Flatter Faces With The Right Portrait Choices
Simple advice from a pro on making better portraits.
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I've been working with prolific people photographer Howard Schatz on a few projects recently, and when speaking with him about a recent cover shot on Digital Photo Pro magazine he told me about his thinking when it comes to making a beautiful portrait.
"You choose your lens and light according to what you want to say," he told me. "If you want to say funny or grotesque or comedic, you might use a more wide-angle lens. But for beauty, you want to use as long a lens as you can. You want to flatten, to make the nose as little as you can. The wider the angle of the lens, the bigger the nose. So we use long lenses."
That little paragraph contains a whole lot of wisdom that's especially useful for portrait photographers. So I decided to break it down a little more.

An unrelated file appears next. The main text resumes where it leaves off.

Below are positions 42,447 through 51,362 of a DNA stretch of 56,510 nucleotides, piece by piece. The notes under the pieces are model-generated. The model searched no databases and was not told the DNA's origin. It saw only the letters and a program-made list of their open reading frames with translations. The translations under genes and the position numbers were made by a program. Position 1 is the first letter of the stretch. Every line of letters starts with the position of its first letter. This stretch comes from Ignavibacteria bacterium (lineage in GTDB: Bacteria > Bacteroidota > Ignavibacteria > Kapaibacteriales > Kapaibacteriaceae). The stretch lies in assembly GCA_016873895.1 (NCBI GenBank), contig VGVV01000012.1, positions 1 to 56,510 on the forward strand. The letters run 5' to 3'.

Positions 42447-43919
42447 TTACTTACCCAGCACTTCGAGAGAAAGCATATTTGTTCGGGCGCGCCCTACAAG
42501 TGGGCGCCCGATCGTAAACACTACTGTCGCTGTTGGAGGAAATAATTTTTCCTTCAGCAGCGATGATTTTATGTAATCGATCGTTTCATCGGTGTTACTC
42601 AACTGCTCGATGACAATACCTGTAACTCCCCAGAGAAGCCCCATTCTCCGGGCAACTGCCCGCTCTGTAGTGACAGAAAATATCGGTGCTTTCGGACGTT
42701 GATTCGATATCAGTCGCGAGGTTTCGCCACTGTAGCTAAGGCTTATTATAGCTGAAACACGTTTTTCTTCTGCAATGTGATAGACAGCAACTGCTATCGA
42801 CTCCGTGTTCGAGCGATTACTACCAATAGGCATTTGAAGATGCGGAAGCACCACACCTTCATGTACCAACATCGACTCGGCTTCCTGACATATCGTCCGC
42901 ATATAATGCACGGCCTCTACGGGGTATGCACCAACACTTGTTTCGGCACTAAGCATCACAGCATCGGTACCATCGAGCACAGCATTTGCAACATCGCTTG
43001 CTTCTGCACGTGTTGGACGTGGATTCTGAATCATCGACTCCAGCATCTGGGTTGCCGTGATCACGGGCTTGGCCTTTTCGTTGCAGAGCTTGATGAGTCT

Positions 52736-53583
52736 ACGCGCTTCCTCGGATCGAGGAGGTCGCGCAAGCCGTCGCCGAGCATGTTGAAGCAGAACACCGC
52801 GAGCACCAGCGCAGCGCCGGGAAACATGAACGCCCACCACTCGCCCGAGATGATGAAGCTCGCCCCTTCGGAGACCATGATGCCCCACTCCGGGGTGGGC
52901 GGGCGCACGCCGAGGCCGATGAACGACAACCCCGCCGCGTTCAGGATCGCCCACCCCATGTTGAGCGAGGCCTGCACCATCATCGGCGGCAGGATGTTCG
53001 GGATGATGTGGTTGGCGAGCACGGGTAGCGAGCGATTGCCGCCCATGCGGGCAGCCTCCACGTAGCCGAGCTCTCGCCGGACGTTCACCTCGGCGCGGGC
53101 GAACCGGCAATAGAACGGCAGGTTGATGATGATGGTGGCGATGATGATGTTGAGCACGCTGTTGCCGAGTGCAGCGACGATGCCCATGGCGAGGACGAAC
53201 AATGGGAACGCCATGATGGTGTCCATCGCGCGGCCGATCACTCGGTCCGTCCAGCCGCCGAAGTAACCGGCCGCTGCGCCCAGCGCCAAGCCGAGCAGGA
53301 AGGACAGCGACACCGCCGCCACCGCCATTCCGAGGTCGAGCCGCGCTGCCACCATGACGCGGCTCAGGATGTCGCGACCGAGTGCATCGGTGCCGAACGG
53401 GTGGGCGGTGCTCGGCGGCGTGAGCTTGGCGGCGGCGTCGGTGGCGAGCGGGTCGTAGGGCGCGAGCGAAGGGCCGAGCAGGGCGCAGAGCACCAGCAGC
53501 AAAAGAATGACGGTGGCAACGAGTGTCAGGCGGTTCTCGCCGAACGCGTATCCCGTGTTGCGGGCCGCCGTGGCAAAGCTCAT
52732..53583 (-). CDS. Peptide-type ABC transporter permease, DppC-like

Start by determining what you want to say with a portrait. Too many of us inadvertently skip this part, but it's really the starting point for any good photograph. Ask yourself, "What do I want to say with this picture?" In the case of a portrait, it's really a question of what story you're trying to tell about the subject. Are they a goofy comedian, or a serious attorney? Do they want to look especially serious or comedic for some particular reason? Or do you simply want to make them look as attractive as possible? Believe it or not, starting here makes the rest of the process—determining light and lens—that much easier.
That first decision paves the way to inform your lighting choices. While it's possible to achieve flattering beauty lighting with a variety of light sources (and equally possible to make someone look grotesque—accidentally or not—with those same lights) the easiest and most foolproof way to make a beautiful portrait is to choose a broad, soft source. Indirect window light, for instance, or a large studio softbox positioned frontally for minimal shadows and texture gives you a great shot at flattering their face and pleasing your subject.